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Anyone got any advice about upset bees?

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Applemuncher 

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Hi!

This is my first post! :) I'm just wondering if anyone can offer some advice. I have a hive of bees who are intent on building wild comb anywhere they can and have started to build comb on the underside of the queen excluder dwnwards between the frames. The queen excluder is one of the rolled wire ones.

When I went to check the bees last week, the comb had brood in it which of course got ripped in half when I removed the excluder, this made the bees really agitated and they were obviously distressed (running around the affected area etc.) I smoked them which calmed them a little (very short term) but it became difficult to check the rest of the hive.

Does anyone have any suggestions how I can stop this from happening?

Thanks in advance!
 

skydragon 

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You wrote >>I have a hive of bees who are intent on building wild comb anywhere they can <<

As a starting point...don't give them space to build brace comb.

Less than 6mm gaps = Bees try and fill with Propolis

Approx 6mm gap = Bees do nothing

Much more than 6mm gap = Bees try and build brace comb

The above is a generalisation in some respects, but it is a good rule to bear in mind.


You wrote >>underside of the queen excluder dwnwards between the frames<<

This sounds as though the frames in your brood box are not correctly spaced.

The frames in your brood box should be spaced so that the bees do not build brace comb in between them. If you use DN4 self spacing frames, this means that they should be pushed firmly together. Do you know what type of brood frames you are using?

As an aside and seperate to your described problem - You will always get some small amounts of brace comb built here and there in the hive, but if on each inspection you gently remove it, by scraping it off with your hive tool then it will prevent brace comb getting too established and causing major problems.
 
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Applemuncher 

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Thanks for your advice, I think I might have a bit of a space at the top of the combs, I think this particular hive doesn't have any metal runners on it so that makes sense. I could probably do with raising the lugs on the combs up but not entirely ure if I can do this in a 'bee friendly' way without disrupting them too much.:(
 

MuswellMetro 

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You wrote >>

The above is a generalisation in some respects, but it sounds as though the gap between your QE and the top of your frames could be too large?

.
1) clean the excluder of any brace comb with hive tool every time you open up

2) get a bit of strip wood about 5mm and place/push under the lugs so the top of the frames are level with the top of the brood box bearing surface( assumeing its a national or WBC)..frame runners are £1 ish from thornes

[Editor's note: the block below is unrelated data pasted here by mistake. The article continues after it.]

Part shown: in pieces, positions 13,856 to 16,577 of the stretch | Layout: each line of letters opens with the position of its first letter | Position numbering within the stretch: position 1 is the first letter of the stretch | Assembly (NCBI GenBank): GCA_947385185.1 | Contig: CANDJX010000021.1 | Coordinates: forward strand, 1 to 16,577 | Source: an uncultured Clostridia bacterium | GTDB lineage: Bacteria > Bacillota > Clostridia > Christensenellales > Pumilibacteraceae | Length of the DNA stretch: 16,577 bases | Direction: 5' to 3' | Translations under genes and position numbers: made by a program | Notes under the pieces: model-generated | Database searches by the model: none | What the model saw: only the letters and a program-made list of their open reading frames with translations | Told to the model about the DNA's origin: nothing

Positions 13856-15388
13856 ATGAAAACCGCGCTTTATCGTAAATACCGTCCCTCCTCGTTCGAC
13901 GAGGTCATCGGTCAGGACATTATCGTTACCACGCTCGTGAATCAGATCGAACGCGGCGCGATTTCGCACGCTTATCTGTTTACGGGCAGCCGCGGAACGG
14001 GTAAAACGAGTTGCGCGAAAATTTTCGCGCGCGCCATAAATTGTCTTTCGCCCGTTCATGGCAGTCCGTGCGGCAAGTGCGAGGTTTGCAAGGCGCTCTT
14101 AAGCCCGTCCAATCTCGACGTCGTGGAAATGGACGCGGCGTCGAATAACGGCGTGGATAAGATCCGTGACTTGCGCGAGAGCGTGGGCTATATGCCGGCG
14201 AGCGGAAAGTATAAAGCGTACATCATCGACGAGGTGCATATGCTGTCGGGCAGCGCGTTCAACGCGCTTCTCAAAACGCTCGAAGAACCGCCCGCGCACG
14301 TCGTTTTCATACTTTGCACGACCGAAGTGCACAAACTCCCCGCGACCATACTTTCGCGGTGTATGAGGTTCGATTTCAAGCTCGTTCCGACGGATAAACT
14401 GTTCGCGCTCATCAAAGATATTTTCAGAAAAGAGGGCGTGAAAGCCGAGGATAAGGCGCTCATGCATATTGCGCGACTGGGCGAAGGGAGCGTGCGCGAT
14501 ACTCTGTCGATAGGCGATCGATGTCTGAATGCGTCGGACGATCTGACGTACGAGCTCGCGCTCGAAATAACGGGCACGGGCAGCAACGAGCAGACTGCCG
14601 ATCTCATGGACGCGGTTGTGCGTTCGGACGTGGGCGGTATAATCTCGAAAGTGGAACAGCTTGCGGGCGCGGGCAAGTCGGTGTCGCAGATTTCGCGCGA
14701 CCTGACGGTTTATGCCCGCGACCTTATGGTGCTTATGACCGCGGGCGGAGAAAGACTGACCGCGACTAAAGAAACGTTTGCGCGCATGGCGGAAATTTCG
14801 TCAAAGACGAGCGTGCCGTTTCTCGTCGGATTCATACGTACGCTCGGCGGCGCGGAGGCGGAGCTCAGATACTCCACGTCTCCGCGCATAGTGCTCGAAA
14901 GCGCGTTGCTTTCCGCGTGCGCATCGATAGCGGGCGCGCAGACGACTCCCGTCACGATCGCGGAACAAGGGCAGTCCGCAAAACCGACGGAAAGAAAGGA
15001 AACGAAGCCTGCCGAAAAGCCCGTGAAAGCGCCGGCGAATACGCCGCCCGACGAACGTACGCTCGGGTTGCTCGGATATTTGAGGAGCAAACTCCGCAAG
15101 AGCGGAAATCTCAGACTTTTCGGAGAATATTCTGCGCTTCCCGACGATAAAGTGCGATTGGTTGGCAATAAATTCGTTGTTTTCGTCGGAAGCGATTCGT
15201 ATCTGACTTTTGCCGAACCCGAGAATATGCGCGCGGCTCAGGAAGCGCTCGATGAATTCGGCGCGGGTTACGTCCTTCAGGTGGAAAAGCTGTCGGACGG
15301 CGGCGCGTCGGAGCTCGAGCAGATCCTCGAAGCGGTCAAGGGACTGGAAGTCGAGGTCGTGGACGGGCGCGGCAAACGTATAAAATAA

but also what brood box size are you using and what spacers are you using,

in my expeirnce it only occurs above over spaced or uneven spaced brood frames or undrawn foundation frames and is normally drone comb

i try to get them to biuld drone under a frame
 
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Also make sure the bars of the QE run the opposite way to the frames.
Ah! Had been told the opposite from someone (who I suspect was just guessing) that having the QE running the same way as the brood frames made it easier for the girls to move up and down - but I have a WBC as well who's QE is designed for the other, cross way. Thanks for the tip.
 

Dewin Dwl 

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Applemuncher, go join the local beekeeping association and ask one of the experienced types to have a look see. They'll advise you on those factors that aren't right that we can't see over t'internet and, with respect, you won't report 'cos you don't know they're wrong.
 

m100 

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Ah! Had been told the opposite from someone (who I suspect was just guessing) that having the QE running the same way as the brood frames made it easier for the girls to move up and down
The 'in line with the top bars' orientation could , depending on position of the queen excluder bars, result in a continuous structure (like a wire or a piece of plastic or sheet metal) falling right over a space between two top bars, and in effect blocking it off completely,
 

Friar Tuck 

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Applemuncher, go join the local beekeeping association and ask one of the experienced types to have a look see. They'll advise you on those factors that aren't right that we can't see over t'internet and, with respect, you won't report 'cos you don't know they're wrong.
Or just take some photo's and post up so people can see :auto:
 

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